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You have the option to set your character set when making your db. To see the options, use the GUI to add a new schema, and select one from Default Collection. UTF-8 is the standard for the www. When creating it, it shows the nomenclature, which is DEFAULT CHARACTER SET utf-8;

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However, the documentation says the default is optional, and that we can add an equals sign. This isn’t necessary, but shows we can modify it.

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Creating a Table

Here’s how we’d make some tables. CREATE TABLE, then the name, then the columns, commas separated in parentheses.

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The documentation on creating tables shows us how to do that. We have the option to make a temporary table, which is visible only in the current session, and is dropped automatically when closed. You can add IF NOT EXISTS like before. Then, you can create definitions, which would be the column name and its definition, which is its data type. You see that for the data type you have the option between not null, which means there has to be something set for it, or null, which means it can be empty. This would be good for our actor name, so we’ll add that in, and run the command to make the table.

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Now we’ll create one for movies. We always want the title, and don’t always need the year, so we’ll add not null and null respectively. Note that if we didn’t specify not null or null, it would default to null, so we don’t need to write it for year.

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Another way to make a table is to add table option, in this case ENGINE, which is a specific way to store data in the db. If we open a new tab, and type SHOW ENGINES, it will show us the engines available. InnoDB is the default and the one you’ll like want to use, but to specify one, simply add ENGINE then the name of the one you want at the end.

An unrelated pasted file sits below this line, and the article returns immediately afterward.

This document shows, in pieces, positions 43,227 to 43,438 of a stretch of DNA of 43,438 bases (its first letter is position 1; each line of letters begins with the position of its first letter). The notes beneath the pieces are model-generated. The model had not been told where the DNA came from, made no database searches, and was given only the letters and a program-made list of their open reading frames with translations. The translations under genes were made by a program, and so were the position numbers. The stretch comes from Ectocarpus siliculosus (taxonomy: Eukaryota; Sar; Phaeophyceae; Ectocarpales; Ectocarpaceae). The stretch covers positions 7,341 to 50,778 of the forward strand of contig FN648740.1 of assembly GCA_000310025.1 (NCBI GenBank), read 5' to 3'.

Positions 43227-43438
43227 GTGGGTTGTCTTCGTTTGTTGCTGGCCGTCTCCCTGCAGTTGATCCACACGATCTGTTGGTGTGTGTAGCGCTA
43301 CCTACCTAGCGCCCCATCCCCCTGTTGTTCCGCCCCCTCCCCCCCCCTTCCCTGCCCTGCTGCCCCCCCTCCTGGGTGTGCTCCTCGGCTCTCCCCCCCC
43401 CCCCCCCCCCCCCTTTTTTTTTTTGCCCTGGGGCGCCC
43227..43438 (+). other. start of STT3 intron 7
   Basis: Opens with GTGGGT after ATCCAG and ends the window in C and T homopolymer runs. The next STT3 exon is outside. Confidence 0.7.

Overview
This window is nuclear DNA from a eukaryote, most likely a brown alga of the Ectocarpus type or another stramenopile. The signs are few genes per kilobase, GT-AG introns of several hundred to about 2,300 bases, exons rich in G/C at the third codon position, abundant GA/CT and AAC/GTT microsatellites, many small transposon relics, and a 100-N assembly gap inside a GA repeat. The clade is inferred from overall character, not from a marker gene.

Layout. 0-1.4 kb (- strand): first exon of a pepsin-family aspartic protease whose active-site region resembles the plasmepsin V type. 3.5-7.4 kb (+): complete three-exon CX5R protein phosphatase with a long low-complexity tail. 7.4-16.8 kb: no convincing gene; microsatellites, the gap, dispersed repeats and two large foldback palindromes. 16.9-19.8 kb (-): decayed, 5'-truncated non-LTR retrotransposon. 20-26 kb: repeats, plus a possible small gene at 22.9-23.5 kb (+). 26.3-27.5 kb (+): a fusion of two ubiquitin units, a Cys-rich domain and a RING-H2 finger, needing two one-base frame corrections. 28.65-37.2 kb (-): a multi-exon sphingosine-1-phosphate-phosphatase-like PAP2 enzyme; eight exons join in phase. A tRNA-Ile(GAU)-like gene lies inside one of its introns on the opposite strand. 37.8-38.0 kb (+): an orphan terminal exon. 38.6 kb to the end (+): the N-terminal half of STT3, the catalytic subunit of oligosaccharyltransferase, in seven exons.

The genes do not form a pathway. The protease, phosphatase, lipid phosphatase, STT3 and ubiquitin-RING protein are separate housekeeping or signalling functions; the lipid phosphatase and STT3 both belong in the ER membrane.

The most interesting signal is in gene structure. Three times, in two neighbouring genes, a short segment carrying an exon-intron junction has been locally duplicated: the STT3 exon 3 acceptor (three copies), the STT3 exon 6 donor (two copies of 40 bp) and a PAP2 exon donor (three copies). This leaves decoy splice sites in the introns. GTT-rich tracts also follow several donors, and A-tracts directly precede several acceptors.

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Inserting, Updating and Deleting Rows

So all of that was DDL, this will cover the DML, aka the CRUD stuff. Here’s a table of the keywords you need for each part.

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Here we’ll insert a movie. Start with INSERT INTO, then the table you want to use, then VALUES, then in parentheses the values for the corresponding tables.

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If you didn’t know the ordering of the columns, you could list the column names between the table name and VALUES, and the values would correspond to how you wrote them.

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Another way to write this is to insert multiple rows at once, by adding a section set of values in a second set of parentheses.

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You can also use the SET keyword, then the column name equal to the value, separated by commas for each.

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If we SELECT * FROM movies, we can see the rows we’ve created.

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To update, use the UPDATE keyword, then with SET and a clause to only do this for movies where the title equals Avatar 2 (if we didn’t do this it would set it for all movies). Note that for this to work you have to turn off safe updates under Preferences > SQL Editor > uncheck Safe Updates, or you can write SET SQL_SAFE_UPDATES = 0; in a new tab.

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To update multiple values, simply comma separate them.

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To delete, us the DELETE FROM keywords, and a WHERE clause to ensure you don’t delete everything in the table.

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New terms from treehouse – Build a Simple PHP Application Part 2 – Integrating with PayPal, Working with Functions, and Wrapping up the Project

Integrating with PayPal

Creating a PayPal Account

This makes things wayyy easier than doing it yourself. Also, when someone adds something to their cart, you want it to stay there as they navigate the site. This is called persistence. Paypal offers a shopping cart service for this as well.

Configuring Tax and Shipping Rates

In PayPal, under My Account > Profile you can specify your business’s tax id. Under My Money you can add a bank account. You can also set up your sales tax under My Selling Tools. You can also set up shipping costs and options based on weight or number of products sold.